The more research I do the more it looks pretty straightforward to mount the bindings. If I mount them myself do I need to pay to get them 'release checked' or is it enough to look up my din settings online and just dial it in myself? Even if a release check is required and it costs the same to have the shop check my work I enjoy figuring out how my equipment works so I will go ahead and mount them myself (I am the same with my bikes).


Also the tech I spoke to in the shop I was going to take them to said they need to be hot waxed a couple of times before use is that correct or can I ski them with whatever wax they put on them at the factory? The factory tune seems good to go, the contact surfaces are sharp and slightly less sharp (detuned?) at the tip and tail but seeing as that should never touch the snow in a carve I would imagine that doesnt matter?


Thanks again for the assistance!

post #4 of 18

I think you're right about the binding position. I just realized I have some instructions for that binding and it has a locking heel and floating toe. Once you lock the heel in your forward pressure adjustment will change where the heel is positioned, so your boot center will indeed end up in a different place with different "starting points." I don't have enough knowledge on the subject to advise as to whether the 1cm difference will affect your ski's performance or not -- this probably depends somewhat on the specific ski model and how finicky it is. The good thing is that you know how to adjust it, so it would not be difficult for you to try it in one position and then take the binding off, change the starting position, adjust the forward pressure screw and then ski it and see if you notice a difference. If the release check shows that your DIN setting with your boots is releasing at the appropriate torque levels, then you just need to make sure your forward pressure adjustment is set correctly after changing the start length. The screw adjustment for forward pressure on that binding is super easy to adjust. My wife has a women's version of that binding and I found that the hardest thing to do was to get the binding off the rail -- I had to use a rubber mallet.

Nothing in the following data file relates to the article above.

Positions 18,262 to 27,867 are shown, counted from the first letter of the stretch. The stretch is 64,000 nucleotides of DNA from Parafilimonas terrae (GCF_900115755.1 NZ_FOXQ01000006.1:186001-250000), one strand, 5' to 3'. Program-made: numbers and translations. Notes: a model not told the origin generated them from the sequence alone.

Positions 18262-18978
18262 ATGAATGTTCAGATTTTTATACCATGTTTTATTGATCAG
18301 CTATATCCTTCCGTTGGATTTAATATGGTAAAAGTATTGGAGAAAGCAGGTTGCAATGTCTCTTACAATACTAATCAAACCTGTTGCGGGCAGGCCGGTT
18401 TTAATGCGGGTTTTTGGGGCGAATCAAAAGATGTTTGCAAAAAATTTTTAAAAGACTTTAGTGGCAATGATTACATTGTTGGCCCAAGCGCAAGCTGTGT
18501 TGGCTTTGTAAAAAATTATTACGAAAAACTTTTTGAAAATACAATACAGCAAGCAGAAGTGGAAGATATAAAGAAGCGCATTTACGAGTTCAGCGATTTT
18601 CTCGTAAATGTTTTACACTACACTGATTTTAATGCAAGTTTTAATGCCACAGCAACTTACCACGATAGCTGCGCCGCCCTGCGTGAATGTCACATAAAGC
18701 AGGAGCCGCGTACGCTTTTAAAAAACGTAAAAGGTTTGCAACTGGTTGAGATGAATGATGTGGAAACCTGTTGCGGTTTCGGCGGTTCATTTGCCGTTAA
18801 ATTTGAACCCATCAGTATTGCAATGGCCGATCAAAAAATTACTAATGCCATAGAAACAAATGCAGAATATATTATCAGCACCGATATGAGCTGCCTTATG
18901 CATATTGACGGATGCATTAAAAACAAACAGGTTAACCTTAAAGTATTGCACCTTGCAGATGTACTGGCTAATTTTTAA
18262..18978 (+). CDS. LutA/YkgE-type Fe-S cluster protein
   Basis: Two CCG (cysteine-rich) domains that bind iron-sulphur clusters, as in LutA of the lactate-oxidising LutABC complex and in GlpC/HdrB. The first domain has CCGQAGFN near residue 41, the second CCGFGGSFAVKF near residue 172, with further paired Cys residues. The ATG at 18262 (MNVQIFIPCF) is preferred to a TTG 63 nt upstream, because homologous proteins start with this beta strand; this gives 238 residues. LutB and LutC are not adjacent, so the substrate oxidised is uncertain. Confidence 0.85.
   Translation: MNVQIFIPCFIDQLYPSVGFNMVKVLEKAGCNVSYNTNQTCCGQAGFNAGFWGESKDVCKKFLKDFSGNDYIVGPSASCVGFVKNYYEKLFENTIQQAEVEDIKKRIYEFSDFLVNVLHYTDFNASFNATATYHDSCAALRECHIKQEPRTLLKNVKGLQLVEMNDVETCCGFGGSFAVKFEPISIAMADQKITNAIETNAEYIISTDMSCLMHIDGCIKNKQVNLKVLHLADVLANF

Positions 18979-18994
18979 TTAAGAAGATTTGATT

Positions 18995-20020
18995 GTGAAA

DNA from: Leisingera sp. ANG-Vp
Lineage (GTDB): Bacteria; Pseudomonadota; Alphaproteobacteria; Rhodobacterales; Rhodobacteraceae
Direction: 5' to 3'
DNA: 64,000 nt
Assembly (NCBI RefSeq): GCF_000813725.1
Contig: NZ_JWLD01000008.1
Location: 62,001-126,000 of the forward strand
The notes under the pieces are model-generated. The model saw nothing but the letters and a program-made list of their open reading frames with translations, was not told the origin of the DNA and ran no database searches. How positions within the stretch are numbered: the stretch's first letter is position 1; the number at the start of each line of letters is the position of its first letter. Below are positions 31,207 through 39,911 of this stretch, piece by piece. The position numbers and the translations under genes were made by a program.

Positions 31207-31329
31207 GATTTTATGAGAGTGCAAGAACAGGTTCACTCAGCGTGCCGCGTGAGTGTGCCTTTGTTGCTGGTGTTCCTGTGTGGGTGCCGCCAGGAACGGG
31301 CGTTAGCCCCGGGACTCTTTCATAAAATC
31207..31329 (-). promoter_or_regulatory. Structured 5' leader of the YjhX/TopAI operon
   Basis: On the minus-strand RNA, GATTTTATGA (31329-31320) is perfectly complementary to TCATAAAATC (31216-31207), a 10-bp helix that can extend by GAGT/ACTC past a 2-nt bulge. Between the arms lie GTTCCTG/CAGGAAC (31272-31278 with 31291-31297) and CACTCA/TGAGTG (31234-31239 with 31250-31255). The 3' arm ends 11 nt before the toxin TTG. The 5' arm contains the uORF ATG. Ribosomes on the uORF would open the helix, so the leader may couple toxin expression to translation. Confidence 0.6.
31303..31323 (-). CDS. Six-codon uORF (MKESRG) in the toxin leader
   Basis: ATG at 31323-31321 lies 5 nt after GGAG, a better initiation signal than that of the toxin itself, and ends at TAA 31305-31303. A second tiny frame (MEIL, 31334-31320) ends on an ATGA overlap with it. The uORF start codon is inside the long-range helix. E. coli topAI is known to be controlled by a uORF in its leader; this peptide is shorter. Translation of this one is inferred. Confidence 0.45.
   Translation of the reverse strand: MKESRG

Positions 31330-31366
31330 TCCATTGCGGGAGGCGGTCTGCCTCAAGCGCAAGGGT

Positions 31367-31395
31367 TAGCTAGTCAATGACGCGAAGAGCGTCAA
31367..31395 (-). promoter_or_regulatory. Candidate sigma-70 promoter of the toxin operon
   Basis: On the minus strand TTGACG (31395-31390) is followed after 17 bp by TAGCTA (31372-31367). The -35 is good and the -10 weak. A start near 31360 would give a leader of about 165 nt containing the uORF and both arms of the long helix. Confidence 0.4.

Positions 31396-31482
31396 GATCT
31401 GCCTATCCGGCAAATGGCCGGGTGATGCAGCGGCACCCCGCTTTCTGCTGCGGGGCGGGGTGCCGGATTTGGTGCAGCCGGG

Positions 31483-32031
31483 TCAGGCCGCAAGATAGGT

I recommend getting the release check because the purpose of that is to make sure the binding is releasing appropriately for your DIN settings with your boots. Yes, you can change the DIN setting pretty easily yourself, but you need a shop with special tools to actually make sure the binding is working correctly.


There are tons of different opinions regarding waxing and tuning before skiing. Some people on this forum say ski them for a day and see how you like them (and let the first day take off the factory wax). Others say you need a full tune and multiple waxings before touching the snow. I've done both extremes. If you're just a recreational skier like me it may not matter all that much. Maybe try skiing them for a day and then take them in for a tune and see if you notice a difference. One thing to keep in mind, if you don't like how they ski on the first day you should give the skis a chance because the issues might be due to the tune. Get a high quality tune on them and give them another try before selling them. A bad factory or shop tune can make the skis perform poorly, especially if you're on hard snow.